There is a great article in today’s Inside Higher Ed by Steve Kolowich, “What Students Don’t Know,” that looks at some of the findings from the ERIAL Project, which used ethnographic research methods to understand the ways student thought about and did research at a handful of academic libraries in Illinois.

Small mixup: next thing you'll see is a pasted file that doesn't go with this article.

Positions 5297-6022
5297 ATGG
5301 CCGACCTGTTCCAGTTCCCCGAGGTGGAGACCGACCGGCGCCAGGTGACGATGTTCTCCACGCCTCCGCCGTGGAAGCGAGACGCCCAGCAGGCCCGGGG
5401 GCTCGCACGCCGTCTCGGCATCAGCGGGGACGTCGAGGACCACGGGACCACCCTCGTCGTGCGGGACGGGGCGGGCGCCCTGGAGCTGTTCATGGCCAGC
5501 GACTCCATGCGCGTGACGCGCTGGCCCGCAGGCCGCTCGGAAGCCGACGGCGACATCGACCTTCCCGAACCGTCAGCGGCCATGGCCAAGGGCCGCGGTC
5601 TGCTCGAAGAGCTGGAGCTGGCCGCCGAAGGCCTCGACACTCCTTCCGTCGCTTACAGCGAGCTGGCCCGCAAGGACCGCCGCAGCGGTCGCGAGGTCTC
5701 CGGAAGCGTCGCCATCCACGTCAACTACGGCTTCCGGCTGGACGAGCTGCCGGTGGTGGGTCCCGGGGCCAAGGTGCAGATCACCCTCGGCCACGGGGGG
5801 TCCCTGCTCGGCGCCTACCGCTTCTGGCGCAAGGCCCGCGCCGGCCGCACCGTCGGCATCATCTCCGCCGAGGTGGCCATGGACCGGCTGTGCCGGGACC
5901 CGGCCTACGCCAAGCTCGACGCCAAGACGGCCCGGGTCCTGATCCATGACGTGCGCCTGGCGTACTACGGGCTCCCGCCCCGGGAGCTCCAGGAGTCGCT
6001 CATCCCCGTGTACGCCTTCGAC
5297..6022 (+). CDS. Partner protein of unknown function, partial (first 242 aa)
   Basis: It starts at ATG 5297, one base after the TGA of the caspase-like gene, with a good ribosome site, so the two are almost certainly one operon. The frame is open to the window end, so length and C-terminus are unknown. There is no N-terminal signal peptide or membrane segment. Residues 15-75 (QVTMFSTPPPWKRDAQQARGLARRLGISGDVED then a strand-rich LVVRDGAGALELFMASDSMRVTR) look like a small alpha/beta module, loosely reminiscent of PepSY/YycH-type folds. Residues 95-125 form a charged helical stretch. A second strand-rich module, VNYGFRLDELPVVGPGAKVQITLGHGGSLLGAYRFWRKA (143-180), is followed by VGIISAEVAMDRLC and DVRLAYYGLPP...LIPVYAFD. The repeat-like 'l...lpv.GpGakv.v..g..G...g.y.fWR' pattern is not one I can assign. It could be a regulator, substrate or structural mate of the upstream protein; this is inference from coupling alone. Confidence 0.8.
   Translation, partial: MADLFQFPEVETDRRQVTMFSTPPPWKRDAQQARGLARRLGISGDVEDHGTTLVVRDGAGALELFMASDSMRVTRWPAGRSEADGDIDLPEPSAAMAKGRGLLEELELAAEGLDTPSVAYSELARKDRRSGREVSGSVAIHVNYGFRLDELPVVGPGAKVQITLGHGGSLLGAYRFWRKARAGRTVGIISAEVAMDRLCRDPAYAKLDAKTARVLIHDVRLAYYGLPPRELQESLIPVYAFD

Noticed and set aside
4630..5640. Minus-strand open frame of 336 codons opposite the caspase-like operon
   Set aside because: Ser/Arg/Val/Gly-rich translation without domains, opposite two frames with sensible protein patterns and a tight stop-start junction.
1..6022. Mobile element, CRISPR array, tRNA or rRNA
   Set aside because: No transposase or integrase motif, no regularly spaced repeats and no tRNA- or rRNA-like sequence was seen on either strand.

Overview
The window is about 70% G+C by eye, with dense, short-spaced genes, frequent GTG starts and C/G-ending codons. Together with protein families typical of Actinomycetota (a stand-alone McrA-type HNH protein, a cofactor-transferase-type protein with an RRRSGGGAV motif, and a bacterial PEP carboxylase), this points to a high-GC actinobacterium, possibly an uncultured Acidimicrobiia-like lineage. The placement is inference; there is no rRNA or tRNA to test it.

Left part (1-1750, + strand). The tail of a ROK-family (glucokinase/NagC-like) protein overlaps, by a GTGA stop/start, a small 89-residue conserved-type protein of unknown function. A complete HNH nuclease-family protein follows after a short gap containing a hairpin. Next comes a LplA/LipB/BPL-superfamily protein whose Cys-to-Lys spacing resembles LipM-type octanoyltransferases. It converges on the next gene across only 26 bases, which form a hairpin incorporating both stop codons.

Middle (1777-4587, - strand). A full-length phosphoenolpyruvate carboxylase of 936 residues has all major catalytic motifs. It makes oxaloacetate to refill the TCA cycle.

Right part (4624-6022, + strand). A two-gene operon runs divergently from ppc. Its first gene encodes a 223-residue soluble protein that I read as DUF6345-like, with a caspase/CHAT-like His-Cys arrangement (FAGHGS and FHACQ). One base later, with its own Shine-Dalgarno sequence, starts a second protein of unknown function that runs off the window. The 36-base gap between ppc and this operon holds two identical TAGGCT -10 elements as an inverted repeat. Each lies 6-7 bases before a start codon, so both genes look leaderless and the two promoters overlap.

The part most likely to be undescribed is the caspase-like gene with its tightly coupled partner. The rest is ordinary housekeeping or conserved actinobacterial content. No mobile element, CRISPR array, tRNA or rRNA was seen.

While you’re at the Inside Higher Ed site, definitely take a look at librarian Barbara Fister’s blog post from August 17, “Sources of Confusion,” which parses the findings of the Citation Project in which student papers were analyzed by a pair of composition instructors. Her post features a good comments thread, including one gem from William Badke. The post spotlights a fantastic interview with the researchers from the Citation Project in which it is argued that students should be working closely with sources rather than just mining them for quotes to use use in patchwriting. If they were actually reading the sources fully and understanding them, they wouldn’t be patchwriting and would offer more summaries of the sources they are using. Instead students just harvest a few useful quotes, and stich them into their papers with little understanding of the larger significance of their sources. The researchers suggest that when students are actually deeply engaged with their sources, they are less likely to plagiarize on purpose.